Protesters told Human Rights Watch that they demonstrated to call for political change, and for an end to social and economic injustices. They cited the appalling rates of poverty, despite the country’s vast oil resources. Chad was placed last in the World Bank’s 2020 Human Capital Index, while the United Nations Development Programme ranked Chad 187 out of 189 countries in its 2020 human development index.

“We are an oil-rich nation, but the population remains desperately poor because resources have been misused,” Mahamat Nour Ibedou, a prominent human rights defender, told Human Rights Watch. “There’s an extremely wealthy elite made up of a few people close to the government, and then there’s a whole population struggling to survive and living in dire conditions, eating once a day.”

Seventeen candidates submitted their applications to contest the presidential election. On March 3, Chad’s Supreme Court stated that only 10 had been approved, rejecting the remaining candidates on grounds that their parties were not “legally constituted.”

Following the deadly raid on Dillo’s home, some of the remaining candidates withdrew, including Saleh Kebzabo, president of the opposition party National Union for Democracy and Revival (Union nationale pour la démocratie et le renouveau, UNDR), who denounced a “climate of insecurity and militarization of the political scene” and called for a boycott of the elections. Dillo, whose candidacy was not accepted, went into hiding after his home was attacked.

Opposition parties have accused the government of using Covid-19 regulations to block their campaigns and ban political gatherings, including a strict lockdown that was imposed in N’Djamena from January 1 to March 10.

“The authorities have used the pandemic as an excuse to quash the political opposition,” Mahamat Ahmat Lazina, president of opposition party Mouvement National pour le Changement au Tchad (MNCT), told Human Rights Watch. “They imposed a lockdown not because they cared about the health of people, but because they wanted to stop opposition parties from mobilizing support. We watched President Déby travel to all of Chad’s provinces and organize meetings with hundreds of people, while we were forced to stay home.”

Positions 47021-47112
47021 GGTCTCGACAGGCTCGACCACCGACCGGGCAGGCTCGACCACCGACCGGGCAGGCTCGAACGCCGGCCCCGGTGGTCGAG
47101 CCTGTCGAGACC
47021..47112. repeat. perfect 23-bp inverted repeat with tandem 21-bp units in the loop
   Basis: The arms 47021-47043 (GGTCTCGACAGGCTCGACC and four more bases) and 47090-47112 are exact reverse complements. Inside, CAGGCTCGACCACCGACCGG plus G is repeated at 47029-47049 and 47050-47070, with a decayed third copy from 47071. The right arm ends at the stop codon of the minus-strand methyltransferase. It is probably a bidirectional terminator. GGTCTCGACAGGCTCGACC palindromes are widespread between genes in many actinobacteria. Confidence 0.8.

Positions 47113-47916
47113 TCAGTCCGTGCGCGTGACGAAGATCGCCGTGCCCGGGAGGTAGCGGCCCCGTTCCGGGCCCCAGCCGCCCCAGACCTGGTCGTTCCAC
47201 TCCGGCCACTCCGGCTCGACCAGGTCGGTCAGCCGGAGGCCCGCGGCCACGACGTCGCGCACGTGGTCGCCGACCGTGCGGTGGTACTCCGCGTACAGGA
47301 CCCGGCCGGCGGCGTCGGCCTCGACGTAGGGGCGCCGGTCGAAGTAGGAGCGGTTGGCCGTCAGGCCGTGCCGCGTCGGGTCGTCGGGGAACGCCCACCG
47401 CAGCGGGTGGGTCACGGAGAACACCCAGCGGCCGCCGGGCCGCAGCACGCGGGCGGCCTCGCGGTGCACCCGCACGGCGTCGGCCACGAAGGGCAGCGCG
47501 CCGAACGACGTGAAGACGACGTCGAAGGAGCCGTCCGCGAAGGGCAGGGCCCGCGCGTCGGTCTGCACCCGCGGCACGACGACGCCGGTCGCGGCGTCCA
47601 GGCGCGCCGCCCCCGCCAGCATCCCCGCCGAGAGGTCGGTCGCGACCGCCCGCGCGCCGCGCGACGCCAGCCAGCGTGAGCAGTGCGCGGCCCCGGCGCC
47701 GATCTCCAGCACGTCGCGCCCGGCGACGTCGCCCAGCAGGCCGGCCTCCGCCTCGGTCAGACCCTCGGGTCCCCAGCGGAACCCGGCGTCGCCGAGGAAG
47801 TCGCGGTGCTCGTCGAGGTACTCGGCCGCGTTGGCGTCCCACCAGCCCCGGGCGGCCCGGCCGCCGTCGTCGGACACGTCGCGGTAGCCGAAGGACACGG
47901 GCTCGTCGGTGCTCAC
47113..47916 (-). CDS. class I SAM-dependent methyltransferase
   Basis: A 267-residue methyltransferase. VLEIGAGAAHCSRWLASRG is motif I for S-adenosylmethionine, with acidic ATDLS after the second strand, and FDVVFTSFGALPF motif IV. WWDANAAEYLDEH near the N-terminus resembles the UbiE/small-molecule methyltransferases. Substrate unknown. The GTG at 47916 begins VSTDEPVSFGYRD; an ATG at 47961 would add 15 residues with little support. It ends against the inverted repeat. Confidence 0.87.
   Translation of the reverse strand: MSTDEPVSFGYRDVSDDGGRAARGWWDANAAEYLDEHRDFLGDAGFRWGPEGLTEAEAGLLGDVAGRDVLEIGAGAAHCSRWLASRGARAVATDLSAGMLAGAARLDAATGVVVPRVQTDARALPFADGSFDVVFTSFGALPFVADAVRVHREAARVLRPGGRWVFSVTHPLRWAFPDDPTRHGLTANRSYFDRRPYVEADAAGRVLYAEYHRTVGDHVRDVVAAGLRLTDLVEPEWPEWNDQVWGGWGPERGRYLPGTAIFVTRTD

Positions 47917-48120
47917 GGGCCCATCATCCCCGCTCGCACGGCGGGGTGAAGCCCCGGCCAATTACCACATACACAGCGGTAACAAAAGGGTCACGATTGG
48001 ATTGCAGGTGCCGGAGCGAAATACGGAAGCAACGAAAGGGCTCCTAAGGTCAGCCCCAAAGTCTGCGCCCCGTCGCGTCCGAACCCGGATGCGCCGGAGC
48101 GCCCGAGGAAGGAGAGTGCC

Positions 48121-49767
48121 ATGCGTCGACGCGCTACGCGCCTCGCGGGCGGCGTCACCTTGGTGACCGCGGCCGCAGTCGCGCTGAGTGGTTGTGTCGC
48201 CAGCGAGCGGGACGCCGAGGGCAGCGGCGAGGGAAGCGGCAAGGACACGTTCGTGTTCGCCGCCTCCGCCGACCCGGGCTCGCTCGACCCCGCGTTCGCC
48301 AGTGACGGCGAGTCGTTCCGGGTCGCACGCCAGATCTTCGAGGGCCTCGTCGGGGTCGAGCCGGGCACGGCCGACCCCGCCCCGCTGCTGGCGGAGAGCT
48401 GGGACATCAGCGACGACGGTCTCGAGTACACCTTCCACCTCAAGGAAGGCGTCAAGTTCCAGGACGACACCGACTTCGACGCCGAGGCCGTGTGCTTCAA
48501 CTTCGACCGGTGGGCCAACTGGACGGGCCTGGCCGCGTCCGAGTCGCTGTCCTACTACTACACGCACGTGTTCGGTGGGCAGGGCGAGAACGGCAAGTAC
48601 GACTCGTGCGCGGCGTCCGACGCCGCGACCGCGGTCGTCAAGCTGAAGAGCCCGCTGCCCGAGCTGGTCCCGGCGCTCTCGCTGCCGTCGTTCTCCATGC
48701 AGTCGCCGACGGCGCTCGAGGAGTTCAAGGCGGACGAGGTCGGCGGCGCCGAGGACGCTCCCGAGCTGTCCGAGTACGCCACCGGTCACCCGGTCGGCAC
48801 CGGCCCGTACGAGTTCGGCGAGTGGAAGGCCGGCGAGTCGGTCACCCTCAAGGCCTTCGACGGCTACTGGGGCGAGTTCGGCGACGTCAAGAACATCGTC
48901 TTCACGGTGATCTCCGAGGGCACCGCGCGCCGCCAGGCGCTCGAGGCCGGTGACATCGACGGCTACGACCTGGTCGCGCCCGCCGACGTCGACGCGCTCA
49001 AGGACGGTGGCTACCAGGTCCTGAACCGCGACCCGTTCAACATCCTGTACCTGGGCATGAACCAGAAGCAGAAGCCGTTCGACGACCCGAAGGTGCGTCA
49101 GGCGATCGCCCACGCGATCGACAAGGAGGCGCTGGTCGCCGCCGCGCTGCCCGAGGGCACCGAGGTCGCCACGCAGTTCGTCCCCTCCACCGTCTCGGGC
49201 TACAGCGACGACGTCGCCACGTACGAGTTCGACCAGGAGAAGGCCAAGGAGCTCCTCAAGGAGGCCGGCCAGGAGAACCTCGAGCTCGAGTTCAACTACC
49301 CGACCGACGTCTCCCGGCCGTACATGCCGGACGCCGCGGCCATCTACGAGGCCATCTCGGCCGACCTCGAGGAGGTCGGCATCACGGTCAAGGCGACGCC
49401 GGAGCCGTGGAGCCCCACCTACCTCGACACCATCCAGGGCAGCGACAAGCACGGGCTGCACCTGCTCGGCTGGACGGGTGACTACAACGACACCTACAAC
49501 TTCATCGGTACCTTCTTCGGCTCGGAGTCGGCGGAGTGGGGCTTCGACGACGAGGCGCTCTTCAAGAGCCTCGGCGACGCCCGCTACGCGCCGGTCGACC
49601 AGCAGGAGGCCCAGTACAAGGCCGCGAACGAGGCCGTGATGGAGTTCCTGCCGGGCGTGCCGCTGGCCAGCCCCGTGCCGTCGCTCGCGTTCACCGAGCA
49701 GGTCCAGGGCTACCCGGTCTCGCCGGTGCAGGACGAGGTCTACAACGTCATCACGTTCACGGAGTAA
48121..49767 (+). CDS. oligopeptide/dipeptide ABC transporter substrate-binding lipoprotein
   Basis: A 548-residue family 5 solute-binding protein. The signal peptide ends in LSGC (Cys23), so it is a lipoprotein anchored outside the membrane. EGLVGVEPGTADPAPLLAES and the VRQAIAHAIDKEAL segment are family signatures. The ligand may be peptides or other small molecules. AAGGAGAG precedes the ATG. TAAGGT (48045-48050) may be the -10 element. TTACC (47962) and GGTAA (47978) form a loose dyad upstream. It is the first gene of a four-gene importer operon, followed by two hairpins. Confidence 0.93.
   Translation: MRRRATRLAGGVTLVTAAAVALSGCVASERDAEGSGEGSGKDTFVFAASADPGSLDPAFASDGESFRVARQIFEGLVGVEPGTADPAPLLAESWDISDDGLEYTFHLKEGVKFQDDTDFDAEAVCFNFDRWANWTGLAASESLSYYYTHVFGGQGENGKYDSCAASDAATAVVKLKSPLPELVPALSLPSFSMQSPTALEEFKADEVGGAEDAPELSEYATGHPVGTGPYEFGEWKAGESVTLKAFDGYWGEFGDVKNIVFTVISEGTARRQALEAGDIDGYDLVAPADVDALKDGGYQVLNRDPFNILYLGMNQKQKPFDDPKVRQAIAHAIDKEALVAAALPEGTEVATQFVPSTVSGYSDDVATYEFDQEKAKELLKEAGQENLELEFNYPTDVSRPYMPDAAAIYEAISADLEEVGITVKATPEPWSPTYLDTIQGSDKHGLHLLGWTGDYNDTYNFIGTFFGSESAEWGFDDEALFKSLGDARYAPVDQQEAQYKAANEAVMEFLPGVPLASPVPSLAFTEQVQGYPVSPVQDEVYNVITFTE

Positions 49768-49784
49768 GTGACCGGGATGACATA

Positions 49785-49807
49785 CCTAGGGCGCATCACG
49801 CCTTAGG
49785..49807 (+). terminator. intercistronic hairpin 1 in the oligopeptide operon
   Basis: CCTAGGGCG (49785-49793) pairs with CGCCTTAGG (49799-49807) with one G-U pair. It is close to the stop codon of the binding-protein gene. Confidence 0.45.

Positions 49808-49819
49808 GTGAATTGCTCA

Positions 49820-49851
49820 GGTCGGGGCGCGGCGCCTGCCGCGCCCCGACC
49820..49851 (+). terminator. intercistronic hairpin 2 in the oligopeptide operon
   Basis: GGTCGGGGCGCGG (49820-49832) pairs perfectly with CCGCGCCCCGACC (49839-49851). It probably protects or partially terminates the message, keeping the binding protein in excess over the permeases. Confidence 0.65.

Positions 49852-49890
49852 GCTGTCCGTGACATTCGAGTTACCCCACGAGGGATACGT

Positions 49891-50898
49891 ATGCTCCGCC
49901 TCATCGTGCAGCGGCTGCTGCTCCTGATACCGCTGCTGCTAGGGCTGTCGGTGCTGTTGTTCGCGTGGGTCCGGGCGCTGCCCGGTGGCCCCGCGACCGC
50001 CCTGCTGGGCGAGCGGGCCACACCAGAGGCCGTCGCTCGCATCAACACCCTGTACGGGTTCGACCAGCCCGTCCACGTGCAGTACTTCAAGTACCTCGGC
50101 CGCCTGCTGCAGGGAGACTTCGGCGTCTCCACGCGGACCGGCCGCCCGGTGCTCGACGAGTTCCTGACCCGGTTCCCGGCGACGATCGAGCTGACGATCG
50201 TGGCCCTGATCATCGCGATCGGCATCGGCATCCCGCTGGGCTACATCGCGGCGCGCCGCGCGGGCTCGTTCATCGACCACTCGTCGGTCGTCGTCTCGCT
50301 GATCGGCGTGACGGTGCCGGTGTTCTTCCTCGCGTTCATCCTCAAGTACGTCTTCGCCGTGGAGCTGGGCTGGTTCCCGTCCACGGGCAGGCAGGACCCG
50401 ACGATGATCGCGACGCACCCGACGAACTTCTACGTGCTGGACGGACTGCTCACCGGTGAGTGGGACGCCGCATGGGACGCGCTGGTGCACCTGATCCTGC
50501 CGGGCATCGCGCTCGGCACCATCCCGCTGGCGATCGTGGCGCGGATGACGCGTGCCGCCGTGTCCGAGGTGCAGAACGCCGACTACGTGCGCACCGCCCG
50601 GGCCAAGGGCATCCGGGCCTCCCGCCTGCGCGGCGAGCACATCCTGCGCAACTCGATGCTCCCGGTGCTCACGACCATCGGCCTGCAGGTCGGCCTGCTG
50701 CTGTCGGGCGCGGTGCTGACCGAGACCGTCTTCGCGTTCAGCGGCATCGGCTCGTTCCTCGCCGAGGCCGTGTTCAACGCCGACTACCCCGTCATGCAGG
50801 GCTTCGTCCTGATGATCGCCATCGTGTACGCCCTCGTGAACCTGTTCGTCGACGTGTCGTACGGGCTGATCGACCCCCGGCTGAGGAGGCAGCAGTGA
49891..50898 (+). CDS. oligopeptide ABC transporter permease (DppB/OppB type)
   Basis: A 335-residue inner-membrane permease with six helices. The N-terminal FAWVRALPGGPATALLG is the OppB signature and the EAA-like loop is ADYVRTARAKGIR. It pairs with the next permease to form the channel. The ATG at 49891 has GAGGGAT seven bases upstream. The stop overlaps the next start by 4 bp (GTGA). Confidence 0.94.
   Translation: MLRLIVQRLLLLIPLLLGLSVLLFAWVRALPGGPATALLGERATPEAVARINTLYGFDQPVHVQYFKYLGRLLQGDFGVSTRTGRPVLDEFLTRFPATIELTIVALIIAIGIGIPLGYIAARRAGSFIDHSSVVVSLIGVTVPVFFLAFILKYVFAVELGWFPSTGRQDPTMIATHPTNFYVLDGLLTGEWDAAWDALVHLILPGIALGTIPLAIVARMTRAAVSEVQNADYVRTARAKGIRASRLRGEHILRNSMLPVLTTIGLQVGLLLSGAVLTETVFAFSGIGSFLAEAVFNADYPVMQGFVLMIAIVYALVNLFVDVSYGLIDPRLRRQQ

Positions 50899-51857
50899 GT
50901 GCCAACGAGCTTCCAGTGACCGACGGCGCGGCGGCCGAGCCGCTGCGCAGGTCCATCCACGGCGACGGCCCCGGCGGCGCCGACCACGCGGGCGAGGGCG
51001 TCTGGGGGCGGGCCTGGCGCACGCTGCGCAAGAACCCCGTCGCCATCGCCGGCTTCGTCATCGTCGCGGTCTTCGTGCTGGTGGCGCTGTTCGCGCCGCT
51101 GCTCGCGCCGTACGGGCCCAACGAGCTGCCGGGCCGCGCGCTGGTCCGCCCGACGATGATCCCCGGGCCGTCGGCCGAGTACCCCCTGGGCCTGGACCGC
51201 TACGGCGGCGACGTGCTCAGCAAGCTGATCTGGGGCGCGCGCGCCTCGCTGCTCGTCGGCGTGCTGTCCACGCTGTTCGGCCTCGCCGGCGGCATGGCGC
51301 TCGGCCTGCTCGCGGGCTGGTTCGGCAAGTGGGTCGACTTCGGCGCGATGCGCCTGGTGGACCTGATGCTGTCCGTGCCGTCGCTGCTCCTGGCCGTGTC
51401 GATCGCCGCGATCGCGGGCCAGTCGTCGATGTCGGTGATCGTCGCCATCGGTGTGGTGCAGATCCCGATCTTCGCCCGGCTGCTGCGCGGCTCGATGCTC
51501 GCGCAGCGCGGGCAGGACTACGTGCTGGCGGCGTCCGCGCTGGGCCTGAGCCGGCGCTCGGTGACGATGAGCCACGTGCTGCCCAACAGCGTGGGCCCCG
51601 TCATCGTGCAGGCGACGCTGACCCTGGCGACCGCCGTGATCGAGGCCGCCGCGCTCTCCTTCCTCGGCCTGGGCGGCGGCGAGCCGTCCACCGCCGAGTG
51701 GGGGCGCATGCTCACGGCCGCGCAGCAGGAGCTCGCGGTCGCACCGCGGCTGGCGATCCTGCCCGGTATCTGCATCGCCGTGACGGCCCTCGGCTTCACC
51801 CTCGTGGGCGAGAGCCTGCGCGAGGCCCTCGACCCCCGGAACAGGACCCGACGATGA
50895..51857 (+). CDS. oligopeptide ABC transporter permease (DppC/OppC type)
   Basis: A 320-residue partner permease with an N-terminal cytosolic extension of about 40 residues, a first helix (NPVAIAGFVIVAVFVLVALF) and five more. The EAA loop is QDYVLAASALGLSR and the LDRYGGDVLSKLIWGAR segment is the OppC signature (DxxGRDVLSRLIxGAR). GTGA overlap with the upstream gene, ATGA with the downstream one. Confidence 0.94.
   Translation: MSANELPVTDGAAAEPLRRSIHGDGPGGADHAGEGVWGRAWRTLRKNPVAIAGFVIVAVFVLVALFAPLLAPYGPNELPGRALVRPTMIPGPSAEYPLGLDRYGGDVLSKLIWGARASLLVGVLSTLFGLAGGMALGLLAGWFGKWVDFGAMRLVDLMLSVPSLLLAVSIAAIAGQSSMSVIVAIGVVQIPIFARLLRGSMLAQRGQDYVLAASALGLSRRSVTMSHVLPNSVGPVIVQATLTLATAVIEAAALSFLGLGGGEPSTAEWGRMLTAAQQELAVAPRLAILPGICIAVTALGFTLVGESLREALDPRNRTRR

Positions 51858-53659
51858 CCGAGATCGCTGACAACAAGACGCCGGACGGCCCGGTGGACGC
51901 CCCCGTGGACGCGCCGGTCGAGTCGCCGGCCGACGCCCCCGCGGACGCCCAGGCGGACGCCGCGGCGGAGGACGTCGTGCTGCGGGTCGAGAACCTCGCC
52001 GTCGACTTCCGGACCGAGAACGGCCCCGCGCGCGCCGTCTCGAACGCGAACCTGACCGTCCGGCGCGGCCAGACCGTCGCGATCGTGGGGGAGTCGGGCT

The security forces’ use of excessive force against protesters violates not only their rights to free speech, assembly, and liberty but also the absolute prohibition on inflicting inhuman and degrading treatment and torture.

The Chadian government should instruct the police and gendarmes to abide by the UN Basic Principles on the Use of Force and Firearms by Law Enforcement Officials and the African Commission on Human and Peoples’ Rights Guidelines on Policing Assemblies in Africa. Under these principles, law enforcement officers may use force only when strictly necessary and to the extent required to achieve a legitimate policing objective. Anyone found not to act in compliance with them should be held to account and appropriately punished.

“Human rights violations and denial of fundamental freedoms have undermined the credibility of Chad’s upcoming elections,” Sawyer said. “Chad’s international partners should not turn a blind eye to the abuses but instead press the government to respect freedom of assembly, rein in the security forces, and ensure accountability for abuses.”

Notify of
Inline Feedbacks
View all comments